Loyalty programs becoming increasingly crucial to shoppers

By Chris Gelbach

Loyalty programs are becoming increasingly important as the membership ranks grow.

Consumers who are members of loyalty programs are enrolling in more of them, according to a new report by Bond Brand Loyalty, a provider of loyalty program services.

Based on a survey of more than 10,000 consumers, the report found that loyalty programs are becoming increasingly important to shoppers. The average shopper is currently a member of 13.3 programs, up from 10.9 programs in 2014.

But while shoppers are joining at a faster clip, the number of programs in which they actively make purchases has decreased from 7.8 to 6.7.

According to the report's executive summary, it is more important now than ever for brands to identify "how their programs can differentiate and win" as loyalty becomes more crowded.

The study also indicates that loyalty programs work: 34 percent of consumers say they would not be loyal to a brand if it weren't for its loyalty program, and 86 percent of consumers agree that the programs are worth the effort, up from 80 percent in 2014.

Only 12 percent of shoppers have downloaded a mobile app for a loyalty program, but those who have are more satisfied than other loyalty members. Sixty-two percent using a program's mobile app are satisfied with the same loyalty program, versus 45 percent of loyalty members who haven't downloaded a mobile app.

Only 10 percent of members follow a loyalty program on social media, up from 9 percent in 2014. And use of loyalty websites continues to decline, down to 33 percent in 2015 from 37 percent in 2014.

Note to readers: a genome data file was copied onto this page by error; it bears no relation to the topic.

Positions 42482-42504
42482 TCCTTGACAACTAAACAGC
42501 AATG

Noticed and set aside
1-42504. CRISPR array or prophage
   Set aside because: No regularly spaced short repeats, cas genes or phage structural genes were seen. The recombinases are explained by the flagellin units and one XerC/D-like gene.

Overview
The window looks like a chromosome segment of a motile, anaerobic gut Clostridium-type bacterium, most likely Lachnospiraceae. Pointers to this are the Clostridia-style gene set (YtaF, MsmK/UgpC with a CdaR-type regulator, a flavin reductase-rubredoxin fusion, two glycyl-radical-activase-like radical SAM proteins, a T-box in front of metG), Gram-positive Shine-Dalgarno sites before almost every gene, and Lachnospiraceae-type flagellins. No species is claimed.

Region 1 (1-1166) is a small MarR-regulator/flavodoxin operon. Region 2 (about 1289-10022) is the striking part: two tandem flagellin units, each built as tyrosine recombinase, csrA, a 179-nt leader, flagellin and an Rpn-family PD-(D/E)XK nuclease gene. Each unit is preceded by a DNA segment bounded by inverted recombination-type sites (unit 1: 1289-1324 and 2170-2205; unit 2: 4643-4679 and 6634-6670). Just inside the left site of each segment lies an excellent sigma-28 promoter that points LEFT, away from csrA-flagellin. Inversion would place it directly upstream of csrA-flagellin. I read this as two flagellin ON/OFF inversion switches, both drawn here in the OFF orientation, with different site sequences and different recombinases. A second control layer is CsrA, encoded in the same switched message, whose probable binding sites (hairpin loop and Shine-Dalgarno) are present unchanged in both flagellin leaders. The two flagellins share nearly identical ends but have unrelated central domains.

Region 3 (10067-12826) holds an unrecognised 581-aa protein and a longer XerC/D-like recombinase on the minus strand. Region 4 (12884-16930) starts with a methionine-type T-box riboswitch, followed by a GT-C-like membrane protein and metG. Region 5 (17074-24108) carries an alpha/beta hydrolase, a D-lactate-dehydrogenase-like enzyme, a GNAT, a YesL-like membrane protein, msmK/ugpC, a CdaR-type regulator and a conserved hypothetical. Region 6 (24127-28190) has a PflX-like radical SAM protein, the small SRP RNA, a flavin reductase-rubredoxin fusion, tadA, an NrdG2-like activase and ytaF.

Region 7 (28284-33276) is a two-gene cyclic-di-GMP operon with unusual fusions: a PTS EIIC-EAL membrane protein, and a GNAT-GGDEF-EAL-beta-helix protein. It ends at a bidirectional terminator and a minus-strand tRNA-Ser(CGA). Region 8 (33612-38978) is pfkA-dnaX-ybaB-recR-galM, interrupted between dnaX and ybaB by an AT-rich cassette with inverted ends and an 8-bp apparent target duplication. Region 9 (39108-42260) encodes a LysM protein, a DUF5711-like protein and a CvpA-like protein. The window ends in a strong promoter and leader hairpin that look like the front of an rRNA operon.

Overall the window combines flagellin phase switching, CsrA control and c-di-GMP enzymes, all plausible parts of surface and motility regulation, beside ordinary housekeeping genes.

The loyalty programs ranked best for overall program satisfaction in different categories include Amazon Prime in mid-frequency retail, Kroger Fuel in high-frequency retail, Regal Cinemas' Regal Crown Club in entertainment, Subway's Subway Rewards in QSR dining, and TGI Fridays' Give Me More Stripes in casual dining.

Elements contributing to higher program satisfaction include basics such as appealing rewards, ease of reward redemption, amount accumulated per $1 spent, ability to reach rewards quickly, and the number of ways rewards can be earned.

For more:
-See this 2015 Loyalty Report executive summary

Related stories:
Increased spending on loyalty programs not increasing engagement
Macy's, Rite Aid partner for customer loyalty program
Customers torn between personalization and location information
55% of millennials expect more from customer service
Increased spending on loyalty programs not increasing engagement

Suggested Articles

Costco changes up its menu items, and Alibaba and Guess partner for a physical store.

Janey Whiteside, Walmart's new chief customer officer, is well acquainted with the importance of customer service in modern retail.

Whole Foods will offer deals on Amazon's Prime Day, and tariffs against China are causing pricing hikes.